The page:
The Dragon's Den
3 Now 4
February 22, 2004
BY JASON SONGE
Local modern jazz quartet 3 Now 4 should change their name.
The group recently lost two heavyweights in drummer Johnny Vidacovich and trumpeter Charlie Miller. Sometimes bands retain their signature feel when they substitute one musician for another, but this wasn’t the case Sunday night at The Dragon’s Den. They had a new drummer and saxophonist who couldn't pull the same weight as Vidacovich and Miller. Bassist James Singleton and Pedal Steel maestro Dave Easley would generate interest just as a duo, but if they’re trying to match the quality of the previous 3 Now 4, they’re failing.
That said--the music was still good enough to check out.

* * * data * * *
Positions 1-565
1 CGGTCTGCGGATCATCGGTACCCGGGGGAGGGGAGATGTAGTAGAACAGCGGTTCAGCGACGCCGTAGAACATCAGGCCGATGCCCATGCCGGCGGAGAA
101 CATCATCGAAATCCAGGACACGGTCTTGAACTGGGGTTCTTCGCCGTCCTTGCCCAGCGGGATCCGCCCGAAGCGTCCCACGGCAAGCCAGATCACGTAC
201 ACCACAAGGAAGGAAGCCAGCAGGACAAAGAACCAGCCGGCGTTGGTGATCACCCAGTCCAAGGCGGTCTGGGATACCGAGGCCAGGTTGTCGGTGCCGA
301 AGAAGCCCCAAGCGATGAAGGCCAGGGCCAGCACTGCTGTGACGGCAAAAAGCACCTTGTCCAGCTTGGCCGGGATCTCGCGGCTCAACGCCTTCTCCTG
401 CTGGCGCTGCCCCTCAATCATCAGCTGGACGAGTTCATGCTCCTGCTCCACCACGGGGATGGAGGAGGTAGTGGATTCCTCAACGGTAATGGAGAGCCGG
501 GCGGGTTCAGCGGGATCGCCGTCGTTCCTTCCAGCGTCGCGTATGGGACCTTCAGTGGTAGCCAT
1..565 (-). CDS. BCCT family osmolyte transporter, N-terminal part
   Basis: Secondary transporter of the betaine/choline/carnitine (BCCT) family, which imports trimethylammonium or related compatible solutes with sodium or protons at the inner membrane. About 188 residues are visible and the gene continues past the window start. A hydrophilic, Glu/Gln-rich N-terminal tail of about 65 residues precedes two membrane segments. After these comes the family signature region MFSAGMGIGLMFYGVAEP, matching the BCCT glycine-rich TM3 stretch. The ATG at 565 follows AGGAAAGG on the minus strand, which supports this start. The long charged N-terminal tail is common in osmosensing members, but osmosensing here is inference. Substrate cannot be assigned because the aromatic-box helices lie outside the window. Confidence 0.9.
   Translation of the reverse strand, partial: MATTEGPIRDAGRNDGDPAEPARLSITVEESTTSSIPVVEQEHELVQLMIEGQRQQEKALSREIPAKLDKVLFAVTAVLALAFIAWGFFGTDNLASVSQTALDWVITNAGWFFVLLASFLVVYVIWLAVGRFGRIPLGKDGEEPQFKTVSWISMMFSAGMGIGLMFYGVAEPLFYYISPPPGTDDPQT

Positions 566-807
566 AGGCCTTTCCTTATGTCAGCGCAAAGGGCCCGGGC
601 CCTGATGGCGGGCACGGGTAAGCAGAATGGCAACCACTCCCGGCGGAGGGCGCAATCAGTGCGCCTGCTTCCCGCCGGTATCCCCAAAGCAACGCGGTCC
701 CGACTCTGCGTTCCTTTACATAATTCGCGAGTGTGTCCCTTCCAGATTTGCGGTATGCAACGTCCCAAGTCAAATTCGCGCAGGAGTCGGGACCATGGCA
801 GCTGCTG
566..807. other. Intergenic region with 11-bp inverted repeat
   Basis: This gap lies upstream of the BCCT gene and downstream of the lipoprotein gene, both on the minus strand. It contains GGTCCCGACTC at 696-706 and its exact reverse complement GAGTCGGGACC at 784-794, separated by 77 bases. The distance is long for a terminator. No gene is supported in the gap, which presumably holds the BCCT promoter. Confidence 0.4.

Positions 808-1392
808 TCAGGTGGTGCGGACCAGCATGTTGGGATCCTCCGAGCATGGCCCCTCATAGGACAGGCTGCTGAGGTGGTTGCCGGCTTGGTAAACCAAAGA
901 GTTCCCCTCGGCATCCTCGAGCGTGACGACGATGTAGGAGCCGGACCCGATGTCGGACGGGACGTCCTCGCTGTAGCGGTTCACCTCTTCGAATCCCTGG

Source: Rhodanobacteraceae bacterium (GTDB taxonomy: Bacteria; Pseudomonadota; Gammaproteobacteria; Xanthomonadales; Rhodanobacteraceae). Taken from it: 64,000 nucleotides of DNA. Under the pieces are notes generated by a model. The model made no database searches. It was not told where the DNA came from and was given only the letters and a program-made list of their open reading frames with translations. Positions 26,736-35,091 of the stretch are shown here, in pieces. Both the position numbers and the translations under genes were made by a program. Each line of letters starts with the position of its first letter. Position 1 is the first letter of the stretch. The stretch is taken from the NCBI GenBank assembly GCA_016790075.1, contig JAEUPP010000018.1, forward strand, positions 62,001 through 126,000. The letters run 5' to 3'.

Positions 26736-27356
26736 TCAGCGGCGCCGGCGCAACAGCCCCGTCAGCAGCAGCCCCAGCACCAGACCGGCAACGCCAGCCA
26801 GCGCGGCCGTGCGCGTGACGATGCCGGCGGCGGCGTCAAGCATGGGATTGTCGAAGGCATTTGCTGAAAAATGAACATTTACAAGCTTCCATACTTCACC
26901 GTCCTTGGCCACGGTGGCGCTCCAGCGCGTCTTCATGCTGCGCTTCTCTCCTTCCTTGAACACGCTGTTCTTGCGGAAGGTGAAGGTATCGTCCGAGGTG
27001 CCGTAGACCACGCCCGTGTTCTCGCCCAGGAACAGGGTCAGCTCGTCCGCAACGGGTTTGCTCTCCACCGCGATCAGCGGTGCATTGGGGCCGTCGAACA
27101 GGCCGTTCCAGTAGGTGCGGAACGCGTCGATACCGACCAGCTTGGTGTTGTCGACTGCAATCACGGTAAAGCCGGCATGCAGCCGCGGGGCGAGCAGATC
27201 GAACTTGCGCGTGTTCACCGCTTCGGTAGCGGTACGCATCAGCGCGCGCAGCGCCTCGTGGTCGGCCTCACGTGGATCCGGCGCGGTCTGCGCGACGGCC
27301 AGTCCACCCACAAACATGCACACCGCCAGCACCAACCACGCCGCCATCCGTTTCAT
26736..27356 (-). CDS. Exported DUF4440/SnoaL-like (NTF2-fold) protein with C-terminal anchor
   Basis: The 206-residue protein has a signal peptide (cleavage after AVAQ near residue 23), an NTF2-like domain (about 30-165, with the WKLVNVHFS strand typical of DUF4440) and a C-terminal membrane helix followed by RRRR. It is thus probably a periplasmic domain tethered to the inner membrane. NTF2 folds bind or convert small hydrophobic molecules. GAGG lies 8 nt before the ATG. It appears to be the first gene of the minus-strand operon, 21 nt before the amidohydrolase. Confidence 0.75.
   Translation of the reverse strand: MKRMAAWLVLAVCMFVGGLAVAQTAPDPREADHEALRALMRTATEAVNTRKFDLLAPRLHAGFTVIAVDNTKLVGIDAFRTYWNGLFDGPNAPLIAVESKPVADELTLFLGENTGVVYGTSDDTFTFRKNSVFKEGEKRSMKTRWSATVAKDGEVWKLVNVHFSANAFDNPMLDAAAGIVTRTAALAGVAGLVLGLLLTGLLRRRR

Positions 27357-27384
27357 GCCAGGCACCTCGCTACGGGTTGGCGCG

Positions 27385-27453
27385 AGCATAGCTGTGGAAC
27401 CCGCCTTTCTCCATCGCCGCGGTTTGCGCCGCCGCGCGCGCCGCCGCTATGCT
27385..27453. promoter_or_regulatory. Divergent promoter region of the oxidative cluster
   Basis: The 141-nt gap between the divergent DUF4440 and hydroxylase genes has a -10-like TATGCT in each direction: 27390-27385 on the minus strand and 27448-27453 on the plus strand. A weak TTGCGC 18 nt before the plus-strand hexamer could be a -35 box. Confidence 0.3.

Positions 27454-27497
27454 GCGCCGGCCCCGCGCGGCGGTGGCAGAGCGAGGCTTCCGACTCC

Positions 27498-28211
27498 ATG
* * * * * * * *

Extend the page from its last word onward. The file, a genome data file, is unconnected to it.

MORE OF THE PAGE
Things got spacey with the help of Easley’s high pitched harmonics, drawn-out sax notes, and Singleton’s looped bass lines. Singleton’s bow summoned yearning and sadness. Even though the drummer drowned out Easley with his superfluous snare strikes, Easley remained the rightful center of attention. When the band went from a post-bop frenzy into a one minute lull, his notes haunted the room.
One dreamy, sleepy song was a great remedy for a long day at the parades. The sax collided with the guitar to produce a swinging, dissonant, and beautiful noise.
Despite this success, it was obvious these four hadn't played together much. When the band improvised, the drummer and saxophonist weren’t confident enough to fill in the spaces left by Singleton and Easley. The band was more secure when they played written music; it allowed playful misdirection and a pop/groove element not evident in their improvisations.
When you’ve got Easley and Singleton, you can’t go wrong. When you add musicians not of their caliber, the two throw away their chance at excellence by playing simply good music.